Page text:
St. Catherine of Sienna

Can anyone recommend a good book on the life of St. Catherine of Sienna? I am interested in one that provides a solid overview of her life. I have found several so far:

St. Catherine of Siena : The Story of the Girl Who Saw Saints in the Sky - Mary Fabyan Windeatt, Helen Louise Beccard (Illustrator);
Lay Siege to Heaven : A Novel About Saint Catherine of Siena -Louis De Wohl
Catherine of Siena : Passion for the Truth Compassion for Humanity : Selected Spiritual Writings Mary O’Driscoll
The Prayers of Catherine of Siena - Suzanne Noffke (Editor)
Catherine of Siena: A Biography Anne Baldwin.
Legend -The original biography written by her priest.

…but I can’t decide if one of these or another would be best. Any help is much appreciated.

I have not read a biography on her. I have read and highly recommend The Dialogue, which is her writings of the lessons she learned from her conversations with Jesus. It is an amazing book. I read the version translated by Suzanne Noffke. So much information but yet so accessible, and easy to remember and inspirational.

Even when I think about the book, I feel upflifted and inspired again. The only book that has inspired me more has been the Bible. Teresa of Avila is a close second to Catherine for me, and but Catherine covers any topic you will ever encounter in life…but far less dry than some one like Francis de Sales (forgive me for saying this; he has great adivice too, but his work reads like a mannual).


Thanks for the suggestion. I ordered it, as well as a book with daily readings from St. Faustina’s diary. I’m sending both of them to my non-Catholic sister - at her request! I pray that these materials will be the catalyst for God’s Grace.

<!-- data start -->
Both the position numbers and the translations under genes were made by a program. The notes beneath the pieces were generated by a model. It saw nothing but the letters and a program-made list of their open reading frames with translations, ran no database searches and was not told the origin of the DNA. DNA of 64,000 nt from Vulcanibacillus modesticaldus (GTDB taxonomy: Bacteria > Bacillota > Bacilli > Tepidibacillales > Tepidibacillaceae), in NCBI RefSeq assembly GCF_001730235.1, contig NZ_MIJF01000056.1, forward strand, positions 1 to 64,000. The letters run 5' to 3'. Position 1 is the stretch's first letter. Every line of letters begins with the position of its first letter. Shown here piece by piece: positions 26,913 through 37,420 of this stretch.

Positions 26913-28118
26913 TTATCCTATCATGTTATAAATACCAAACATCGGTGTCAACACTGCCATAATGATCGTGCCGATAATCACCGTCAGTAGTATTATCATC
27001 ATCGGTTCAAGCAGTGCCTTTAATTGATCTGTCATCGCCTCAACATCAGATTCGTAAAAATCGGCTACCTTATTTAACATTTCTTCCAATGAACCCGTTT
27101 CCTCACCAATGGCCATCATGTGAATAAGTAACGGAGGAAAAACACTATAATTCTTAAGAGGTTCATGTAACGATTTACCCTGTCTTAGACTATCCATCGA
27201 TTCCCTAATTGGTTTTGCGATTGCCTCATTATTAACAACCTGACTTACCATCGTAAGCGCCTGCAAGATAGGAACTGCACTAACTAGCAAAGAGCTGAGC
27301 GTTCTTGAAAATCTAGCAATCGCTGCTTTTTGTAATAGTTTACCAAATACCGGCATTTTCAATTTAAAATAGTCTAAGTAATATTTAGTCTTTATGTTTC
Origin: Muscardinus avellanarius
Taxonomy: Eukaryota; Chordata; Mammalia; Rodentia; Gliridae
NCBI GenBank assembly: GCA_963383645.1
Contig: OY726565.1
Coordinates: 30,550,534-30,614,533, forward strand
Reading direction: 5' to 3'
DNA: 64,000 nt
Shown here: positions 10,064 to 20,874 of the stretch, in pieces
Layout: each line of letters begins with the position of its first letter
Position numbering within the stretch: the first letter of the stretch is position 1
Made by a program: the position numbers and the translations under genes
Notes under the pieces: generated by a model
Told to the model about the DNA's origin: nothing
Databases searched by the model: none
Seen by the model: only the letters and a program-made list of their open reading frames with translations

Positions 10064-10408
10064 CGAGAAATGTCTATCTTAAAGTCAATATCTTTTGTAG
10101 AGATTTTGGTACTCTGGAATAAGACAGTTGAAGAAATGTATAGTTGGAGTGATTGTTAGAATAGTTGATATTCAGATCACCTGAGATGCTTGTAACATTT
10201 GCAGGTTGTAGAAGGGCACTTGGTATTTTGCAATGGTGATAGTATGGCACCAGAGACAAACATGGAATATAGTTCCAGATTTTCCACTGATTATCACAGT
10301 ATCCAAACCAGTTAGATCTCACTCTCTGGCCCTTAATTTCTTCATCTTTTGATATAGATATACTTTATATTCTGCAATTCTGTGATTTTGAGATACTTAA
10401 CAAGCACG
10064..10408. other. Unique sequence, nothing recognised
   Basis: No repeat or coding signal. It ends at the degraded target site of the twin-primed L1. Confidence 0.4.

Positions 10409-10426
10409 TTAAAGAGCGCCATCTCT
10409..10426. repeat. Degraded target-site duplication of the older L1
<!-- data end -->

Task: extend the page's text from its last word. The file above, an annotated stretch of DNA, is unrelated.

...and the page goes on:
I loved both books, for diffierent reasons. Catherine of Siena had more applicability for individual situations in lie; I love her conversationa about religions. She also stresses much about how much God loves us and the obligation of charity towards neighbours, as repayment fo our love. Actually, she talks about lots, paryer, marriage, how people benefit form different spiritual practises dependning on their needs.

I think I wrote this before, but she inspired me so much, that even thinking about the book, months after I read it, I feel inspired still by the recollection. It’s great for non-Catholics, beucase it speaks much to individuals and opportunities in everyone’s life. There are of course references to mass and confesions (but more about the nature of contrition for sins than the actual sacament), but it is not full with speicic Catholic practices that might amke the non-initiated go “huh?” Although there is a chapter on priests; their obligations and how God is aware of those who have severe shortcomings and he will deal with them, bu thsi can refer to any religious leader.

As for Faustina’s Diary, the role of the Catholic Chruch is much more prominent, as she writes about her struggles in trying to get the Divine Office dveotion established, and talks about the way she interacts with people in her community. There are so many great messages of love and God’s mercy, but I wonder how much on-Catholics would believe them since they are private revelations and some are so skeptical of such things (even among the Catholics).

That is so great that your sister asked for them and you are sending them to her! Sounds like a great opportunity to bring her itno the Church. I think they are wonderful works to help her experience the richness of the Catholic faith.

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